violence restraining order. (Id. at pp. 724-726.)
4. The Restraining Order Properly Included the
Molinaro’s Adult Daughter as a Protected Person
Michael contends the trial court lacked jurisdiction to
include his 18-year-old daughter as a protected person under
the domestic violence restraining order. He is mistaken.
Michael cites sections 6500 and 6501, which merely define
“minor” and “adult,” and In re Marriage of Jensen (2003) 114
Cal.App.4th 587, which concerned custody and visitation orders
under a marital settlement agreement. In contrast to the statute
conferring jurisdiction to render a judgment concerning the
“custody of minor children of the marriage” in a dissolution
proceeding (§ 2010, subd. (b), italics added), the DVPA expressly
authorizes the court to include as a “protected person” under the
order “[a]ny other person related by consanguinity or affinity
within the second degree.” (§ 6211, subd. (f), italics added.)
Under this authority, the trial court properly included the
Molinaro’s adult daughter as a protected person under the order.
5. The Court Properly Ordered Michael to Participate
in an Anger Management Program as a Restrained
Party under the DVPA
Finally, Michael argues the trial court abused its discretion
by “imposing an anger management counseling order, and in
failing to make the findings for counseling required by [section]
3190[, subdivision] (d)(2).” However, section 3190 is not part of
the DVPA, and Michael’s argument omits any mention
whatsoever of section 6343, a provision of the DVPA which states
in pertinent part, “[a]fter notice and a hearing, the court may
issue an order requiring the restrained party to participate in a
batterer’s program approved by the probation department as
provided in Section 1203.097 of the Penal Code.”8 (§ 6343,
subd. (a).) Because substantial evidence supports the court’s
finding that Michael committed abuse under the DVPA―not by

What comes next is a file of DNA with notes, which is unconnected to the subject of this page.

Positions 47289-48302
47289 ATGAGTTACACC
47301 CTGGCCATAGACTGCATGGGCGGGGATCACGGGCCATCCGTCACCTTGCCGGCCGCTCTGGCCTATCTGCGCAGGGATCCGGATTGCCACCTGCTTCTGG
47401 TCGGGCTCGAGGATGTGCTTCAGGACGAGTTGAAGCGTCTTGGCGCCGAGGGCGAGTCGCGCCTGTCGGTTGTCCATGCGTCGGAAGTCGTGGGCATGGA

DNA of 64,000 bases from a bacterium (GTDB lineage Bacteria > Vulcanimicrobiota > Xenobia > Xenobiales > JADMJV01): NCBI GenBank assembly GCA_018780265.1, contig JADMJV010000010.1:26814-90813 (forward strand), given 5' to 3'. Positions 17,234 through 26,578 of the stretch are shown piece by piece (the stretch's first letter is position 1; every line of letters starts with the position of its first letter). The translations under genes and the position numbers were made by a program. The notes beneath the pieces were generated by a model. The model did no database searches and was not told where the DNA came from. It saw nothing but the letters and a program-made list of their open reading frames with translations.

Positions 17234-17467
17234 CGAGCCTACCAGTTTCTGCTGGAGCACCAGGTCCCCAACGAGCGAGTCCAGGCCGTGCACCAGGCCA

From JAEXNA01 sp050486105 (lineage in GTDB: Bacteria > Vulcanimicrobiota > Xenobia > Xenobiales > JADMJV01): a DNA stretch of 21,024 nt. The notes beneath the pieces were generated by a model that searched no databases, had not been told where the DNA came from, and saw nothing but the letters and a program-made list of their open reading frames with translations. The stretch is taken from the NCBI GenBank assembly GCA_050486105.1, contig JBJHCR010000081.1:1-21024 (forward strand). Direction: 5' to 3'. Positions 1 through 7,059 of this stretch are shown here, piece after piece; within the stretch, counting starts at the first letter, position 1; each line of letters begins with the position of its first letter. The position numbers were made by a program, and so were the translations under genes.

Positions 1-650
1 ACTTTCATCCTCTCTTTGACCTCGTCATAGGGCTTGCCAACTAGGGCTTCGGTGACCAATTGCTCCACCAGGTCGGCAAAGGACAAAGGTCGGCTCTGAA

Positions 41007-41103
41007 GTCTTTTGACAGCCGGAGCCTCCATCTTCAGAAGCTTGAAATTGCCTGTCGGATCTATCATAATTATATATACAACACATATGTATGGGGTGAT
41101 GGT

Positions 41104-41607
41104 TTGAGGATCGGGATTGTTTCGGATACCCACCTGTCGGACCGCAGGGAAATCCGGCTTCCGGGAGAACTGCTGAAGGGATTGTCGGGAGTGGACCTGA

physical violence, but by “disturbing the peace of” his estranged
wife (§§ 6320, subd. (a), 6203, subd. (a)(4))―we conclude the trial
court did not abuse its discretion in ordering Michael, as “the
restrained party” (§ 6343), to undergo counseling addressed to
the apparent cause of the type of abuse he committed.9

8 Michael cites two cases, neither of which discusses
restrained parties under the DVPA. (See Camacho v. Camacho
(1985) 173 Cal.App.3d 214, 221-222 [paternity suit; appellate
court reversed trial court order that appellant “undergo
involuntary psychiatric therapy for an indefinite period of time”];
Stuard v. Stuard (2016) 244 Cal.App.4th 768 [affirming order
granting grandparents visitation with minor child, apparently
discussing section 3190 in unpublished portion of opinion].)
9 Michael makes several other similarly perfunctory
contentions that do not warrant serious consideration, many of
which he directs at the nonappealable order denying his motion
for new trial. (Cf. Code Civ. Proc., § 904.1, subd. (a)(4) [only

Outcome: The part of the restraining order prohibiting Michael Molinaro from posting “anything about the case on Facebook” is reversed, and the trial court is directed to strike the provision from the order. The restraining order is affirmed in all other respects. Each party will bear his and her own costs on appeal.